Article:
Syrian-born artist Diana Al-Hadid is known for her two-dimensional sculptures and artworks that transform the industrial materials like bronze, steel, fiberglass and wood in evocative visions drawn from cosmology, cartography, folklore and antiquity. The artist, who lived and worked in Brooklyn in the past For 16 years she has witnessed the transformation of the borough over those years and in many ways her works are about time, its passing and how this manifests itself in brand-making.
Today, Al-Hadid splits her time between the city and upstate New York, where she purchased a home in 2019. Currently, she is also in the process of building a studio for that property. Al-Hadid is prolific. Currently, she is participating in an ongoing residency with Brooklyn-based Dieu Donné, a non-profit cultural institution dedicated to advancing manual papermaking processes in contemporary art. ThNext November, the artist will present his highly anticipated first exhibition.Women, bronze and dangerous things» at the Kasmin Gallery in New York, presenting a body of work five years in the making. The exhibition, which runs from November 2 to December 22, 2023, promises to feature a selection of new works, including a series of painterly wall works and totemic sculptures that rise in the same way they are planted. Coinciding with the Kasmin exhibition, Al-Hadid will also be presented at GNV Triennial, which opens on December 3.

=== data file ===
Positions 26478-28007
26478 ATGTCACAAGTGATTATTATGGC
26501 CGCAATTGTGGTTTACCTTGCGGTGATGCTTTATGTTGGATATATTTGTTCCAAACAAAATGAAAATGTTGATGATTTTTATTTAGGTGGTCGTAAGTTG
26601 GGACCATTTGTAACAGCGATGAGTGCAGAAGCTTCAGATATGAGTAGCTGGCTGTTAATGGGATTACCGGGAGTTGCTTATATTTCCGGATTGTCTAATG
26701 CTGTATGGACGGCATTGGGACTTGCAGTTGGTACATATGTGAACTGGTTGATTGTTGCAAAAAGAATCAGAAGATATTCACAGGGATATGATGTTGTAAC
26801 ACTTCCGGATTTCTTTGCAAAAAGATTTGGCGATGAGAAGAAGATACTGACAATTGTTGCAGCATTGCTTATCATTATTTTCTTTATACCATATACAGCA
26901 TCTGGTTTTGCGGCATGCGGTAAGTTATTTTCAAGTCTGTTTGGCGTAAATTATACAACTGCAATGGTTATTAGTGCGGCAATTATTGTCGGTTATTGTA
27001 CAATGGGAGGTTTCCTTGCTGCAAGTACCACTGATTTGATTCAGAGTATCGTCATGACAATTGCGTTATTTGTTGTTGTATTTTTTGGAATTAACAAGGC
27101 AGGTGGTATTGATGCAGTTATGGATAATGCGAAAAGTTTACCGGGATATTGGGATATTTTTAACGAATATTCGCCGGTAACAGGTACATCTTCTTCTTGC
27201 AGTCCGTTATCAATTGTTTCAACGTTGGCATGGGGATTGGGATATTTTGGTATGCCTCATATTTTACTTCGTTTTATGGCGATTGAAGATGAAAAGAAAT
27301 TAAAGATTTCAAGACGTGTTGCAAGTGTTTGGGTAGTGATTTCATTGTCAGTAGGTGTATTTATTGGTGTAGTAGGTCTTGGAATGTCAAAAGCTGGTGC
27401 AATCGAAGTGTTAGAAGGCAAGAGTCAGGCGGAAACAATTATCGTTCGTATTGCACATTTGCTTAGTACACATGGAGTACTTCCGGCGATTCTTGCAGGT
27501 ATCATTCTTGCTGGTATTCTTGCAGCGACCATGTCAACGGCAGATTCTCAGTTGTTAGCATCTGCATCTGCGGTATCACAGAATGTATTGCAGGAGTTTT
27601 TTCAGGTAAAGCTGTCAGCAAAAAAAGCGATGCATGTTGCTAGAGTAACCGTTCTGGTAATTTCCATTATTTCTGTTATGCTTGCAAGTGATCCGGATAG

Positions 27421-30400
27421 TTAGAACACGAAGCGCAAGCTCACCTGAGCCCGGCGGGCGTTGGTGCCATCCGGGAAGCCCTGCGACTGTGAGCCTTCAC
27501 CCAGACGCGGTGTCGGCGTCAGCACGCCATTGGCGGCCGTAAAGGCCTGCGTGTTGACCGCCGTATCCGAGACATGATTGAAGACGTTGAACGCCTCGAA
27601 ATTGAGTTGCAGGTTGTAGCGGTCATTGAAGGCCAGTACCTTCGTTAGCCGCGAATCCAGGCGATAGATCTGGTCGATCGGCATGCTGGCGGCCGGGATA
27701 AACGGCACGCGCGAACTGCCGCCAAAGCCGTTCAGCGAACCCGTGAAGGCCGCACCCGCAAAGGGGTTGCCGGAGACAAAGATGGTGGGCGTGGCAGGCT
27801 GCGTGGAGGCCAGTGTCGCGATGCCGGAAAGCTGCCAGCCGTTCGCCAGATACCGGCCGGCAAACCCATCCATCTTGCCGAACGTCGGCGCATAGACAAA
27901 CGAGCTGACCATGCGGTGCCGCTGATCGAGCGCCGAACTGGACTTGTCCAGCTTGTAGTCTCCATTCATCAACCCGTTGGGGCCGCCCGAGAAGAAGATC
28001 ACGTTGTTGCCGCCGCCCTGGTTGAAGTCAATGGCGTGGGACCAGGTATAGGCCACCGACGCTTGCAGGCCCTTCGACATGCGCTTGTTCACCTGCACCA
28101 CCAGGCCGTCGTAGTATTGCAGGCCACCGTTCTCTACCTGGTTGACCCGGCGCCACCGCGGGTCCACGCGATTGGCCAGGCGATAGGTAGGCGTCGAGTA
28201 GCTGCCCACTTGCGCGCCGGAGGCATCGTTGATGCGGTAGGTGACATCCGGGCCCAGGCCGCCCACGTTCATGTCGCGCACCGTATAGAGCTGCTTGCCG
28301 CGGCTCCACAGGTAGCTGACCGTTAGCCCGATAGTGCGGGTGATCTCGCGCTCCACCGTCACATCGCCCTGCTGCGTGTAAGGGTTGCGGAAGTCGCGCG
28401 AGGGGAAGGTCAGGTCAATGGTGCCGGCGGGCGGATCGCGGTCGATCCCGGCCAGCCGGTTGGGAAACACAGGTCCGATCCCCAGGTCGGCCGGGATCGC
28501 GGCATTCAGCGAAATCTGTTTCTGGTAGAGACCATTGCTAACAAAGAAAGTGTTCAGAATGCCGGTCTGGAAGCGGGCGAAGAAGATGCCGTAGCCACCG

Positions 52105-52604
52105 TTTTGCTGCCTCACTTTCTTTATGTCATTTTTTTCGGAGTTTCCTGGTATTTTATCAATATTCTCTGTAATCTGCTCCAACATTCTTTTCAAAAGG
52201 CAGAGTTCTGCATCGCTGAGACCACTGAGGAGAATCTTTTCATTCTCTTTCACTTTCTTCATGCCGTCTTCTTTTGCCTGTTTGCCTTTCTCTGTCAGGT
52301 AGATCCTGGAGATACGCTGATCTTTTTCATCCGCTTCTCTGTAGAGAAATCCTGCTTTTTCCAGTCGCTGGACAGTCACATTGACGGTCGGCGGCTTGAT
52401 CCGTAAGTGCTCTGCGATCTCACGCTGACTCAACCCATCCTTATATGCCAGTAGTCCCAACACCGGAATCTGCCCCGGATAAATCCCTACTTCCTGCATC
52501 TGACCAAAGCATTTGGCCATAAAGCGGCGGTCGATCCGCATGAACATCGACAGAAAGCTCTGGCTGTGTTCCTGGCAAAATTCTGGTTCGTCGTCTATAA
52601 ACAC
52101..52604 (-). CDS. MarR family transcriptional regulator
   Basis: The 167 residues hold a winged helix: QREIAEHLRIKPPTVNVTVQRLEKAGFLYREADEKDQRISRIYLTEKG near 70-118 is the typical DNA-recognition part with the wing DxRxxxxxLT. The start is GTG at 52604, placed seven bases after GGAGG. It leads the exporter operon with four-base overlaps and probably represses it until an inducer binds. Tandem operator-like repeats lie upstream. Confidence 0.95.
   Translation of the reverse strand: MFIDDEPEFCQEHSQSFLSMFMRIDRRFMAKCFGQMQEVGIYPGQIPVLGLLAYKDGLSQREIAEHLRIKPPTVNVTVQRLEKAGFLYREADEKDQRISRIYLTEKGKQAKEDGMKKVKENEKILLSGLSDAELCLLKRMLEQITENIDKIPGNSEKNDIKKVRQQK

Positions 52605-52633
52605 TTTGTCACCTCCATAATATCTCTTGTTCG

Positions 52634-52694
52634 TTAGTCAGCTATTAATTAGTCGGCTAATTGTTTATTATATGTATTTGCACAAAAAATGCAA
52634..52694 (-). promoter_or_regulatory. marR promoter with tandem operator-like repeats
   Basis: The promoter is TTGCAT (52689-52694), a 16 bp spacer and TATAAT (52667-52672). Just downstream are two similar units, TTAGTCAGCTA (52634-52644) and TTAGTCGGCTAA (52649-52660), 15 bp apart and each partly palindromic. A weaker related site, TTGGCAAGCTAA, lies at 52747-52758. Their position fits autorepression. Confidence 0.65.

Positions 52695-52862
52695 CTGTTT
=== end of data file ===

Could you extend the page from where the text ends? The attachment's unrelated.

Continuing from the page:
Before these exhibitions, we visited the Al-Hadid Museum Brooklyn studio, a space awash in splattered pigments, sculptural detritus and a myriad of other materials, and spoke to the artist about the guidelines of his practice and the ideas and experiments at play in his new body of work works.
Your work has remained aesthetically consistent over the years, capturing your hand and marks over time. Can you talk about your interests and practice?
I often think about the glacial pace of my work or the long list of materials I’ve been working with since graduate school. There are basic constructions which coincide in their raw form with our contemporary world. In a way, I think there are formal or perhaps subconscious constraints that have remained consistent (in my practice). I work a lot with lines and planes, pours or drips, and things that happen over time. There are metaphorical concepts that interest me and that we live with as a society.
What do you mean when you say you are interested in the metaphorical concepts that we live with as a society?